The Graveyard

The Lair Of Gary James

NaNoWriMo: Ascension

Posted by BigWords on November 17, 2009

Charlie kneeled on the second level roadway watching the road below, aware of the time. Joan had said that the Kings were punctual, but the level of care they took was beyond anything he had expected. The long hov appeared at exactly midnight, just as it had the night before, and the night before that… Charlie recognized it immediately as the one from the drive-by shooting, deciding that he needed to do something to honor Lara.

“They have schedules to keep. You have no idea how much pressure they are under, darling. Back in the old days it was about surviving, but these days it’s closer to being a car salesman. The hired help have to take in a certain amount of money before they start earning anything. You would be very surprised at how little the street-level members actually make. Barely enough for nice clothes and good company.” Joan took another sip of her drink as she reached for her comm.
“The money flow isn’t what I’m interested in. I need to know about hierarchy.”
“The money flow is the hierarchy dear boy, and the sooner you understand how the Kings operate, the sooner you can find your way in.”
“I don’t want to join them, I want to rule them.”
“Ambitious, handsome and-” Joan eyes fell to Charlie’s crotch, “quite possibly very well hung.”
“Not that you’ll find out.”

Charlie hefted the block of concrete onto the guard rail with all his strength, timing his moment as well as he could. There was an elastic second when the block refused to move, but it slid from his hands quickly enough, and as it tumbled through the air Charlie exhaled. His aim and timing were perfect, hitting the front of the hov directly above its’ power cell, smashing the vehicle into the road. It tilted forwards, scraping the road beneath and showering the air with sparks as it hurtled onwards. A split second later the hov was tumbling roof over air-buffers, shedding pieces of metal, carbon fibre and plastic in a trail of debris. Charlie rushed to the stairway leading down to the roadway below, hoping that he would be able to get what he needed.

“So tell me about the enforcers. The ones I have met never lived long enough to learn anything from. They answer to the person in control of the city, right?”
“The enforcers answer to their commanders. One level up, and none of them worth the air they breathe. They take their cut of the money and pass the rest up the food chain. Now, here is where I should politely ask you to leave, but I feel like living dangerously today. A very attractive, metropolitan and distinguished gentleman named Wilson runs the east end of town with a rod of steel.” She sighed at her poetic description of his management style. “He is, sadly, too squeamish for anything more interesting than paperwork, but he has… Had some uses. He’s been entirely humorless recently, but he’s the go-to man if you want to do anything in that part of town.”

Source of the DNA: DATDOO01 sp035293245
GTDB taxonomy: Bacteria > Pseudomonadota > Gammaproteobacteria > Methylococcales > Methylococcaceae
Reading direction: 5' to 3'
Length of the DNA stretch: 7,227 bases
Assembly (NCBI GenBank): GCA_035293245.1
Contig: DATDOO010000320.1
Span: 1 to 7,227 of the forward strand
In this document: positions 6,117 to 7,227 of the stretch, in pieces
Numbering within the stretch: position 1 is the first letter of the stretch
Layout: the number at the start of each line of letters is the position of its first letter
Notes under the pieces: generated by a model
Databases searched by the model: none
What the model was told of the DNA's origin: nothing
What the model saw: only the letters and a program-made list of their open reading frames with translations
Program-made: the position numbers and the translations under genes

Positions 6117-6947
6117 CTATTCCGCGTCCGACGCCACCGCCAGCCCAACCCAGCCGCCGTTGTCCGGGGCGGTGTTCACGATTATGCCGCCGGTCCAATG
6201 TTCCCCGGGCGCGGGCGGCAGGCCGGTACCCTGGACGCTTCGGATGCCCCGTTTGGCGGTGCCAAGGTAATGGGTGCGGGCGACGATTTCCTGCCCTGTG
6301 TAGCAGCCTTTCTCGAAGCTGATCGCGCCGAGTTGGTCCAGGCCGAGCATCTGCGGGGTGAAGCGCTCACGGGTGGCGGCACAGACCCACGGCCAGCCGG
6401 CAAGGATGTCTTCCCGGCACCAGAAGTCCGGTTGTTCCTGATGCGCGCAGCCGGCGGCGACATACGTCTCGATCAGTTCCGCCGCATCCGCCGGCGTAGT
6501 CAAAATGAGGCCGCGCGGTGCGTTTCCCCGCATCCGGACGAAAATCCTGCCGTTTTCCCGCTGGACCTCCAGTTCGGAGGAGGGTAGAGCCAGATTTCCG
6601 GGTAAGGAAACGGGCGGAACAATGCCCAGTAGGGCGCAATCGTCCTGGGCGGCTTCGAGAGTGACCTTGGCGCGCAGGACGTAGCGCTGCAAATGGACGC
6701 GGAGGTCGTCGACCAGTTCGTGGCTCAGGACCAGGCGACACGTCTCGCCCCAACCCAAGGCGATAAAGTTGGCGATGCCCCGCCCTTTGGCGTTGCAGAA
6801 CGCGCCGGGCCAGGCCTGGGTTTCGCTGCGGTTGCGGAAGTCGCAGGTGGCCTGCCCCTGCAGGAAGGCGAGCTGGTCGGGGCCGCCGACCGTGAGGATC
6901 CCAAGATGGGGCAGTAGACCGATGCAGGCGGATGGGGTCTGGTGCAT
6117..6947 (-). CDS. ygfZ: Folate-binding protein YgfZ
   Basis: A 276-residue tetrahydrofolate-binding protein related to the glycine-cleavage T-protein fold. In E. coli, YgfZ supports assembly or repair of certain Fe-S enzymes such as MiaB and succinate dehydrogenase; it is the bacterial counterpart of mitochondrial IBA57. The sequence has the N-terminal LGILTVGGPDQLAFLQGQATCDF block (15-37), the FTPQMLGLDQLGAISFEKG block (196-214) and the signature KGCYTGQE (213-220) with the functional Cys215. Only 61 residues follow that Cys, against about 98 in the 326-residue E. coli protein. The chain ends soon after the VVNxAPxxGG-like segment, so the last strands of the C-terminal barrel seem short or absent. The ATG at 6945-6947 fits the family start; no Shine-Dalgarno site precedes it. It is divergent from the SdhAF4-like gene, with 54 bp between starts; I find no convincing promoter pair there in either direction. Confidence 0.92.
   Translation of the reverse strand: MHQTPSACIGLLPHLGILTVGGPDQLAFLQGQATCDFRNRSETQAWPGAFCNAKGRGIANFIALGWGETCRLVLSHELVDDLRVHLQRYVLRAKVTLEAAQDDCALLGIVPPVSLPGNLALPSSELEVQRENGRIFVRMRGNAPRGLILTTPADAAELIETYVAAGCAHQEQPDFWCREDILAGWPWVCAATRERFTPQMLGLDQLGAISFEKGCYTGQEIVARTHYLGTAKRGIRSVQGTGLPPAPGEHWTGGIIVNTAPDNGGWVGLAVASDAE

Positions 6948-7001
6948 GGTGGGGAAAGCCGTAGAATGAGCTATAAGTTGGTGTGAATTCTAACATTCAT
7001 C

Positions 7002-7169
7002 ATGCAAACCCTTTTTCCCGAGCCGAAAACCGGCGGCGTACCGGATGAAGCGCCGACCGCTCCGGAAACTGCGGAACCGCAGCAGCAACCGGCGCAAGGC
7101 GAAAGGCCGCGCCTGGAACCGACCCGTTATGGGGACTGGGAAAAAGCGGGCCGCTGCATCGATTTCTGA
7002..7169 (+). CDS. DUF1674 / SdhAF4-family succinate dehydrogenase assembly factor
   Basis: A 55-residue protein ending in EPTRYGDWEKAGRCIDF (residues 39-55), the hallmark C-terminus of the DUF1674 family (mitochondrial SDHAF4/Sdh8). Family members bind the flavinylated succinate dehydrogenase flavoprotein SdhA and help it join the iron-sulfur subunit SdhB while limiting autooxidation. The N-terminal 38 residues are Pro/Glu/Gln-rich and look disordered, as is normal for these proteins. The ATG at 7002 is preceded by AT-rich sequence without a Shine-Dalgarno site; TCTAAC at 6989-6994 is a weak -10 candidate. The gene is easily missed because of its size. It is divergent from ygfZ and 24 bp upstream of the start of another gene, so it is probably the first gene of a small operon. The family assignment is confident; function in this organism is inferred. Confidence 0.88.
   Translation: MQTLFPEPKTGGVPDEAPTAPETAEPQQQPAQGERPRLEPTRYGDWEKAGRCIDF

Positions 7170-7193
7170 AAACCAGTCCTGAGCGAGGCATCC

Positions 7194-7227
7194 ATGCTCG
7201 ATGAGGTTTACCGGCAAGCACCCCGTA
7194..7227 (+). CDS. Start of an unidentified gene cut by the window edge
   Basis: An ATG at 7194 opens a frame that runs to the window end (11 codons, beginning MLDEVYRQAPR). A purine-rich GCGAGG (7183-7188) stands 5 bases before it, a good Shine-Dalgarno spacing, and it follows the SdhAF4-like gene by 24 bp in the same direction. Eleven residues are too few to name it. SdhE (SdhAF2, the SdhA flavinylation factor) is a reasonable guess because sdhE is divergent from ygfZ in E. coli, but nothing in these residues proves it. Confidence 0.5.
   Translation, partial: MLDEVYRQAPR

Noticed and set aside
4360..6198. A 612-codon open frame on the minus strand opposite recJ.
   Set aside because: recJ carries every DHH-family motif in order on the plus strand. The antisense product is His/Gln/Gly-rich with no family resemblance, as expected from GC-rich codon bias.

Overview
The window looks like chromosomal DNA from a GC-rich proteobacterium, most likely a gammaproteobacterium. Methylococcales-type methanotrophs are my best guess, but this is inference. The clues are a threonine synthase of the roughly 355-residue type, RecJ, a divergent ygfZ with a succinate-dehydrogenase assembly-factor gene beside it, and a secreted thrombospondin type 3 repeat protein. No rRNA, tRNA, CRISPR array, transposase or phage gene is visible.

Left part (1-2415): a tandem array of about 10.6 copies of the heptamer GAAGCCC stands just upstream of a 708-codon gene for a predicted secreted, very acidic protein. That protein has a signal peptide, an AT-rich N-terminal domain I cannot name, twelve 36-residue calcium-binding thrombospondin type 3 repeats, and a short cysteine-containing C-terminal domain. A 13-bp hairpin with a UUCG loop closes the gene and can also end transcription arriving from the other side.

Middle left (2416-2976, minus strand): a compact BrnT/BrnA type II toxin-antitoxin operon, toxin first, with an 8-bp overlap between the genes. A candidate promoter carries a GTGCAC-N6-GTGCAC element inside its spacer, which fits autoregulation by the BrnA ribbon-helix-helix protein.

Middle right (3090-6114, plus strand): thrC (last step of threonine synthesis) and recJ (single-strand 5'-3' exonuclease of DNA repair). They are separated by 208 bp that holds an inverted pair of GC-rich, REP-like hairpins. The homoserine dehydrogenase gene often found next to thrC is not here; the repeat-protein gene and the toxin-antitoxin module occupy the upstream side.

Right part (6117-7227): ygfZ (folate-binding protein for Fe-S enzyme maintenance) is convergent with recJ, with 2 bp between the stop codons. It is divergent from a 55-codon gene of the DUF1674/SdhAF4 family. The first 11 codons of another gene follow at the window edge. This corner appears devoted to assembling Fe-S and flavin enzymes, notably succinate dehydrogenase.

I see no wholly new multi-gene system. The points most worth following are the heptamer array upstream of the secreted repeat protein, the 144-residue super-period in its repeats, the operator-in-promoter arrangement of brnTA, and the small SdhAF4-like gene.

Staring at the trashed hov, Charlie saw the driver’s body through the smoke. Carefully avoiding the flames, Charlie dragged the corpse from its’ seated position onto the road. He tried to ignore the smell of burning flesh from the goons in the back seat as he cut away at the clothing of the driver, looking for the ID card and comm which would supply him the vital access to Wilson that he sought. Noticing the small bag of paper money in the footwell of the hov, he paused and made a grab for the bonus prize as well.

“Who does Wilson answer to?”
Joan thought for a moment. “There are many, many threads in the fabric of a crime empire, and not all of them are entirely vertical pathways. You have to remember that those who reside outside the borders of the city will very rarely make themselves known. They have, from what I gather, nothing to fear in the way of legal problems, though their underlings are less reliable.”
“The police always look the other way?”
“They look-” Joan flashed a leg, “Where their eyes lead them.”

As sirens flared in the distance Charlie had what he needed. The police would arrive shortly and believe that the scene of the crime was no more than a horrific act of vandalism. Then he spotted the severed head of a goon lying on the road. Smiling, he lifted up the head.

“When you speak to Wilson, as I’m sure you will, he should lead to you to the men you really want to talk to.” Joan paused. “I never spoke with you. You were never here.”
“I never spoke with you. I was never here. I never saw your freaky-ass parading around in suspenders.”


Two time-frames. Not sure if this works or not, but it seemed like a good idea at the time. I actually have a bit more, but I think ending the scene there has more of an impact than side-tracking off into a different topic.


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